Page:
To see why we need to invest the reports for high kaba soldiers, suppose we wish to determine whether a group that systematically under-reports is more or less honest than a group that systematically over-reports. To render the two distributions of die reports comparable, we first need to invert one of them before performing the appropriate statistical test. Because soldiers with a kaba of 52 or more neither unambiguously under-report nor unambiguously over-report, we compare both their original and their inverted die-report distributions with that of soldiers with a kaba below 52. Both methods lead to the same conclusion: soldiers with high kaba scores are more honest.
Fischbacher and Föllmi-Heusi (2013) also report the results of a double-anonymous version of their die-rolling experiment in which a subject’s reported die outcome is unknown to other subjects and to the experimenter. They find little difference in the distribution of reported outcomes across anonymity conditions. Mazar et al. (2008) report a similarly negligible difference in the number of matrices subjects claim to have solved when anonymity vis-à-vis the experimenter is added. Reputational concerns may nonetheless be more important in our setting in which the payment is different and a subject’s reported die outcome is observable by both his commanding officer and fellow soldiers with whom he interacts on a daily basis.
Our observation that as many as 40 % (.47 × (1 − .15)) of soldiers correctly guessed their kaba and those who guessed incorrectly were off by “only” 2 points on average are not surprising. Before entering the military, every recruit provides a preference ordering over military units in which he wishes to serve. Since different units require different kaba thresholds, a recruit’s acceptance to or rejection from his preferred unit(s) provides him with an update about the possible range of his kaba.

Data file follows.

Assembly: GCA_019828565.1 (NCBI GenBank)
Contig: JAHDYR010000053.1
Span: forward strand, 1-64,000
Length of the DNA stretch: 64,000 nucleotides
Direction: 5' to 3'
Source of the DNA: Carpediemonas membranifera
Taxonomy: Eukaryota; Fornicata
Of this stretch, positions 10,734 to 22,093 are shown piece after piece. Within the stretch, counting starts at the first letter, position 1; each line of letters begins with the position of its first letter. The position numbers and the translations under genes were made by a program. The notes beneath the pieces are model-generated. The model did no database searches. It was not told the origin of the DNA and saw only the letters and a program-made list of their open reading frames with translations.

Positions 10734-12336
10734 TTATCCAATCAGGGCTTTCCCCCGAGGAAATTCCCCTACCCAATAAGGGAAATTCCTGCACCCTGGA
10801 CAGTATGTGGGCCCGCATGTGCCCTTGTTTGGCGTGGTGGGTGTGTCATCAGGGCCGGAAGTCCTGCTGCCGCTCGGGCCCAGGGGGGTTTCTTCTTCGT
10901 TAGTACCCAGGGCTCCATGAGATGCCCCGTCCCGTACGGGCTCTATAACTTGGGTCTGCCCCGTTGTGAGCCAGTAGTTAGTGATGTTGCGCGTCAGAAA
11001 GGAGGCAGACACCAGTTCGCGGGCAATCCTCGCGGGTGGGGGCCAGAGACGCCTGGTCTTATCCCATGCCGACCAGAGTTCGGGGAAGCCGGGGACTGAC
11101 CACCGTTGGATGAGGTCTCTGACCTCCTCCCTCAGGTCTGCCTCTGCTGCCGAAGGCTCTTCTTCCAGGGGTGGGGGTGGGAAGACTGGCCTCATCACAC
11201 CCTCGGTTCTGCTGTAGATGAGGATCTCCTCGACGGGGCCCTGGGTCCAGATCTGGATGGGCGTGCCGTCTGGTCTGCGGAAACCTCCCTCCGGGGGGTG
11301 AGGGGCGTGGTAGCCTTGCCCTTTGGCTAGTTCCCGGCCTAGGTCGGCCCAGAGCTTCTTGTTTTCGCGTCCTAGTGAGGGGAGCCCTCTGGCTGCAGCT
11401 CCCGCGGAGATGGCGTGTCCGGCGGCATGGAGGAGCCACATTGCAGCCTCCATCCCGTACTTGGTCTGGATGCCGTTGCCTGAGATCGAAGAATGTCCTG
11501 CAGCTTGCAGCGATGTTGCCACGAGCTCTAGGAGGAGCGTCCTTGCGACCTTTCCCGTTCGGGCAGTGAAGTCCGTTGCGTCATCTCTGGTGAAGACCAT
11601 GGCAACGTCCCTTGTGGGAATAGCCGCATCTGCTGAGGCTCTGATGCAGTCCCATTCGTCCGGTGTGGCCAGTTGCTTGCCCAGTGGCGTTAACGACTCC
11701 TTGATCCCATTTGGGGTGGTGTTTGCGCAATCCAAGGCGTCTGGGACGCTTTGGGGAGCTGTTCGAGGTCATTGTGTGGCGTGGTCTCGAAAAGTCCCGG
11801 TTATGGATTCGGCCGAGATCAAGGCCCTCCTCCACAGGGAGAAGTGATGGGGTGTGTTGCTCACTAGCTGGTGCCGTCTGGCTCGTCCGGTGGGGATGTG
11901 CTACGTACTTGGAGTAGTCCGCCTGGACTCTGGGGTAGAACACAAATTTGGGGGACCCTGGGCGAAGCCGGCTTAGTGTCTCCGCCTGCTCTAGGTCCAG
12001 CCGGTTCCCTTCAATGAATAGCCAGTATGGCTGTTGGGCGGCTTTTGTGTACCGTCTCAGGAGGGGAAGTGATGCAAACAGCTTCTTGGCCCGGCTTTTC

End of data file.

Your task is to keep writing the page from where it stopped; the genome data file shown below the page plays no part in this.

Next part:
The military variables “WTP for half-hour early release” and military unit peer effects are of course absent from the civilian sample as are the day-of-the-week indicators since all civilian participants received payment immediately after participating and not on Thursday afternoon like the soldier sample.
The significance and lack thereof of each of these variables is robust to whichever subset of regressors is included in the specification.
In question 31, we ask “Which of the following sentences best describes you?” with “a. I always tell the truth,” “b. I almost always tell the truth,” “c. I usually tell the truth,” and “d. I tell the truth when it is convenient for me” as the possible responses. Question 46 reads, “Do you speak the truth in your daily life?” with the set of answers, “a. always,” “b. generally,” “c. sometimes,” and “d. when I stand to gain from it.” The absence of a one-to-one correspondence between the two sets of responses requires us to be liberal in our definition of consistency and minimizes the likelihood of a type-1 error in incorrectly inferring that a subject is lying or inconsistent in responding to the two questions. While 31a corresponds perfectly to 46a, 31b may be consistent with either 46a or 46b; 31c matches 46b or 46c, and 31d may correspond to 46c or 46d. Even with this charitable definition of consistency, we still find that 18 % of subjects unambiguously contradict themselves in responding to the two questions with 57 % of the inconsistent choices being 31a (“I always tell the truth”) and 46c (“sometimes”).